Marketing for revenue generation
I receive 10-20 cold calls or emails from salespeople every week and end up responding to very few of them. The calls and emails make me feel like I’m in a Samurai battle scene from the movies: for every warrior you slice down, a new one appears up over the horizon.
What sales people are asking for seems pretty reasonable: 15-30 minutes of my time for a phone call to learn about more about my business, present a demo, or to discuss the product’s features and benefits.
Tempting, but… if I accepted all the inbound sales appointments I receive in a given week, I wouldn’t have any time to get my work done. I don’t even have enough time to read through the email. So, I end up either ignoring most inbound activity or replying with a simple “no thanks.”
I’m probably missing out on some good opportunities, so I decided to provide some quick tips for successfully reaching me:
1) Link to your website. I may not have time to jump on a quick call to learn more, but I do have 30 seconds to check out your website and figure out if you sell something I might be interested in. So put a link to your website somewhere in the first sentence or two.
2) Explain what problem you solve. Please mention in your email what problem you solve and try to explain it (briefly). I can’t tell you how many emails I get that don’t cover this basic point. I won’t respond if I don’t know what problem your product solves. And since I’m not familiar with your product or your company, please be as specific as possible when describing how you solve the problem. Don’t just say you generate B2B leads. Explain that you generate warm leads of targeted buyers who fill out a survey and indicate they plan to purchase HR solutions in the next 6 months.
3) Keep it short. Really short! 1-2 paragraphs max is a good size. I’m probably reading your email on my Nexus 5, so don’t make me have to scroll. I know it’s tempting to try to stuff every feature and name brand customer name into your email, but please resist the temptation to name everyone you work with (the only companies I care about are my direct competitors). Since I don’t know you, chances are I’m not going to invest a lot of time reading a long email. The shorter it is, the greater chance I’m going to read it. And please pass this advice along to the folks in your marketing department if they create the emails on your behalf.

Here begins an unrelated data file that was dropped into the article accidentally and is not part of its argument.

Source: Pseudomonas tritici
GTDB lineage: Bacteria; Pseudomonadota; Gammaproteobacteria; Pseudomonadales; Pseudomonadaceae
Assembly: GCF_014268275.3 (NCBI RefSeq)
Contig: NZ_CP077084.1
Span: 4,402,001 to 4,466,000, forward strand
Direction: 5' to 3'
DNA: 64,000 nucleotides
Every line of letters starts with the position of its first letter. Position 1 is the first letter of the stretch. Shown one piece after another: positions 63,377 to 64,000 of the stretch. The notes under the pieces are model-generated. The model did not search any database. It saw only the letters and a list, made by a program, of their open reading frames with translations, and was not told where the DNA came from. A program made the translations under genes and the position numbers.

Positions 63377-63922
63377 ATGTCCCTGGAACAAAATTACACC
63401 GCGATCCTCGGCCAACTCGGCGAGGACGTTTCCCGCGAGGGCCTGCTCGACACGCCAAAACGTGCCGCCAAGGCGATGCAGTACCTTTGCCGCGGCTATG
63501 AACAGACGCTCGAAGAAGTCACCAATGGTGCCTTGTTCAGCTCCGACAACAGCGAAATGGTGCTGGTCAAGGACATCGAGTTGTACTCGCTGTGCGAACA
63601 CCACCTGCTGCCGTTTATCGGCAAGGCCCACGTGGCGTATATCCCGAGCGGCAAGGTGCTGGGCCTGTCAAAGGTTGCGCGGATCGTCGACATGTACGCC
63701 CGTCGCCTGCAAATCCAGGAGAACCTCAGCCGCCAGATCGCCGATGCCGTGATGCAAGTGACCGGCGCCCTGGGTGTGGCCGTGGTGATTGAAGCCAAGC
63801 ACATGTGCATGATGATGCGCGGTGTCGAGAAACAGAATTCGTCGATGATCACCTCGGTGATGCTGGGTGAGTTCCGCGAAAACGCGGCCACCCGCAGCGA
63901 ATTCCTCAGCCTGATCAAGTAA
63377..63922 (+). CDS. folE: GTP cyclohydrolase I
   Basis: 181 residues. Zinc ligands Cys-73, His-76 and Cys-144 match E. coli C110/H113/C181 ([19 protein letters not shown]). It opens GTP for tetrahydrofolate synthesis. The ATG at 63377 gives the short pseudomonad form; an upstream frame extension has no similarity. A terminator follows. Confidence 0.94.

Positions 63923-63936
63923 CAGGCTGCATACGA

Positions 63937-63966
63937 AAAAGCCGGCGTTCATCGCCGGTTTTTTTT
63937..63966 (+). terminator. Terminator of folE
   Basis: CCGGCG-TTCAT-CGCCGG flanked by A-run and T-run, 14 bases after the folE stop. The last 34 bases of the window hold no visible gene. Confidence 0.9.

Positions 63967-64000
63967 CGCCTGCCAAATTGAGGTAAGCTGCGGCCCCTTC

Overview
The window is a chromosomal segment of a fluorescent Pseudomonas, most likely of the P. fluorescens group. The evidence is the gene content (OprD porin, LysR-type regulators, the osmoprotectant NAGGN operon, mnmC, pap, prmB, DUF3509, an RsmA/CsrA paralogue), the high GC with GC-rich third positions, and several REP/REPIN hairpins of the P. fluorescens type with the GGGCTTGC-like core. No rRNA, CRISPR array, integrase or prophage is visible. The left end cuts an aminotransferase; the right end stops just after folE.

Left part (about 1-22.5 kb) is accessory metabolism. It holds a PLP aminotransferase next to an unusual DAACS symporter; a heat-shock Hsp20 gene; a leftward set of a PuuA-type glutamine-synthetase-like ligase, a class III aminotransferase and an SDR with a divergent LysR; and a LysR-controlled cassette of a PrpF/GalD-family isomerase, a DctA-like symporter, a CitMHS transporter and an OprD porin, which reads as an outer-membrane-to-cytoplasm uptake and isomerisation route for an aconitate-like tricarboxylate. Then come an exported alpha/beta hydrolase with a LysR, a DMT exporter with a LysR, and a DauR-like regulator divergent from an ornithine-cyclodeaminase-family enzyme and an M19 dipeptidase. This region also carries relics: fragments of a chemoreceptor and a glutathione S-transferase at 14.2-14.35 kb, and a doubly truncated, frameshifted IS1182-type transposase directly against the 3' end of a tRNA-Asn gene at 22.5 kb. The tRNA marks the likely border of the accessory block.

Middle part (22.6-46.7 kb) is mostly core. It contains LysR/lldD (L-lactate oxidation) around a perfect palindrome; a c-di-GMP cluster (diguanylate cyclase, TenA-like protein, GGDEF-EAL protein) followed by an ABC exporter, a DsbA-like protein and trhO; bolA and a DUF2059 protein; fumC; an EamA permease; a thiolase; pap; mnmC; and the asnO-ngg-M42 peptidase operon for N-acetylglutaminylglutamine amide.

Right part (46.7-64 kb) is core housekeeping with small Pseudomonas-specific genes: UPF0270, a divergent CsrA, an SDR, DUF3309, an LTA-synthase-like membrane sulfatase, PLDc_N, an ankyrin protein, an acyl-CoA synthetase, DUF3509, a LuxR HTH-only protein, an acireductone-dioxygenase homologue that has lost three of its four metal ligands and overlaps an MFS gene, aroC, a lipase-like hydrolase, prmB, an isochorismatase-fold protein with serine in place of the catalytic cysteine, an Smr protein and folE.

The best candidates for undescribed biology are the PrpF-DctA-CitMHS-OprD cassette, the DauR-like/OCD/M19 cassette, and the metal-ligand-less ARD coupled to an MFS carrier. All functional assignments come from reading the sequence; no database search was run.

4) Sales person contact info. If you’re just the appointment setter, please give me the contact information for the sales person so I can get my questions answered.
5) Show me that you care about my success. The easiest way is by demonstrating that you care about my needs more than your own. So ask me what problems I am trying to solve rather than assume I need your product. i.e. if you sell a SaaS analytics product, ask me over email if I have any reporting/analytics challenges.
In order for me to buy your product, I will need to figure out if it solves a business pain point that we have. So let’s start the relationship off on the right foot with my specific pain points in mind.
Sometimes I receive emails asking for meeting where the stated purpose is something along the lines of “so I can learn more about your business.” Whenever I see those emails, I want to roll my eyes. Why does someone in inside sales want to learn about a Fortune 500 enterprise recruiting solution? Maybe you find recruitment process outsourcing exciting, but what I take from your email is that all our conversations are going to be about your needs and not my success.
According to Twitter, my account might have been hacked along with 250,000 others (I have already reset my password). Here’s a copy of the email I received. Why were only 250,000 of Twitter’s 100+ million accounts hacked? Apparently those affected by the hacking incident are the earliest Twitter users and something about those early accounts made them vulnerable. I joined in early 2007 and knew I was within the first million members to sign up. Now it seems like I was one of the first 250,000 members.
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